From The Pueblo Chieftain (Chris Woodka):
Despite recent moisture, Southern Colorado still is struggling with the impacts of prolonged drought. Clouds of dust continue to roll across the prairies, bringing piles of tumbleweeds with them. Miles of roads are lined with the weeds and sometimes clogged by them.
“We’ve had 45 miles of roads impacted by tumbleweeds, and have even had to keep some closed when they became impassable,” said Crowley County Commissioner Frank Grant.
Crowley County has spent at least $75,000, used snowplows and purchased a forage chopper to clear roads since late October when the tumbleweeds began appearing.
“It’s a lot like herding balloons. You push them off, and they keep coming back,” Grant said. “Pueblo County road crews have been hitting it hard, too.”
Area soil conservation districts have applied for grants to purchase equipment. Canal companies are dealing with miles of tumbleweeds plugging up ditches in preparation for water that will begin flowing in less than a month. And some homeowners in rural areas have had trouble reaching or leaving their homes.
“Every time the wind blows, you see them pile up,” said J.D. Wright, who lives in eastern Pueblo County on the Crowley County line about 15 miles north of Colorado 96. “This is a very serious situation. It’s nobody’s fault, just a matter of dealing with the tumbleweeds.”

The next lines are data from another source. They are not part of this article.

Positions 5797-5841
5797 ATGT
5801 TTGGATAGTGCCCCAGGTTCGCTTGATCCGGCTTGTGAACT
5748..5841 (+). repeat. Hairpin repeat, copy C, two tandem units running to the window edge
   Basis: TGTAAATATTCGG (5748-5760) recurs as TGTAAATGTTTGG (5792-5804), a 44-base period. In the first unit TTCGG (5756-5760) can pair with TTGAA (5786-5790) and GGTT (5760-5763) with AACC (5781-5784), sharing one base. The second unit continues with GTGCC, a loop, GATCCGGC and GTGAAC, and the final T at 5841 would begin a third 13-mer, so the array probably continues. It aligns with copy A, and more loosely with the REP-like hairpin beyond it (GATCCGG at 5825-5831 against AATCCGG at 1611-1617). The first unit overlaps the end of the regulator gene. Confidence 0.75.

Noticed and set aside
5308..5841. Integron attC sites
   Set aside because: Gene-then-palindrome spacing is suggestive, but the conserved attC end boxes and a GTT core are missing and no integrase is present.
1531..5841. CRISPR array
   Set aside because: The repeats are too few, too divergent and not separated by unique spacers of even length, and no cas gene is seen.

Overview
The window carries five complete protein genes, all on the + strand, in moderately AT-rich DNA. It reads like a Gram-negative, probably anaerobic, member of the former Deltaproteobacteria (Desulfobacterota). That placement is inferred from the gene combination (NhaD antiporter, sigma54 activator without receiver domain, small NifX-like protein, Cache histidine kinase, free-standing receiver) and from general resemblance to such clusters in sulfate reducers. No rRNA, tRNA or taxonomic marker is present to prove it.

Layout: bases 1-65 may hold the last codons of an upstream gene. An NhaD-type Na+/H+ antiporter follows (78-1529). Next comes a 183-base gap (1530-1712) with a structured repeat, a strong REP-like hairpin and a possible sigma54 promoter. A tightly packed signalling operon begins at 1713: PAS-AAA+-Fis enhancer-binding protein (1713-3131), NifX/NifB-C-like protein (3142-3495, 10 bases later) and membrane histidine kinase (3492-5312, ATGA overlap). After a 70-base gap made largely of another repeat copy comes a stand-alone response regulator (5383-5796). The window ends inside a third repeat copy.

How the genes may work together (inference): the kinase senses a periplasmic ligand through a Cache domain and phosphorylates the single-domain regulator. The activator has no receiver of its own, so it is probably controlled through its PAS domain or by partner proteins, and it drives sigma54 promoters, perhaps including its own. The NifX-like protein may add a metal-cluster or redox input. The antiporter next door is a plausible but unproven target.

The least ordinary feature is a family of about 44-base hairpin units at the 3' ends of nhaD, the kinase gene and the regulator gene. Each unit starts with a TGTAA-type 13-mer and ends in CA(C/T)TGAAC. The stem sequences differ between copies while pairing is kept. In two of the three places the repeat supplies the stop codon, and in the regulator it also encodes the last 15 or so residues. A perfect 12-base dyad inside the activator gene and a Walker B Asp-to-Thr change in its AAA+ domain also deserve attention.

The weeds have damaged rangeland because they break off more beneficial grasses as they roll across the ground.
“The sandhills in the Hanover-Boone area that have been stable for the last 50 years are beginning to blow,” Wright said.
From Steamboat Today (Tom Ross):
After 3.1 inches of fresh snow was recorded in town Thursday morning, the snowfall total for October 2013 through February to date was 165.6 inches, according to the regional climate center of the National Oceanic and Atmospheric Administration. That compares to the full-season average (1981 through 2011) of 169.7 inches. And there’s likely more on the way…
Season-long snowfall in town always is significantly lower than it is at midmountain at Steamboat Ski Area. And this winter is no different, with the ski area reporting 279 inches for the season thus far…
Monthly snowfall in the city of Steamboat consistently has been above average this fall and winter, with 16.8 inches in October, 27.9 inches in November, 38.3 inches in December, 52.2 inches in January and 30.4 inches as of Thursday for February.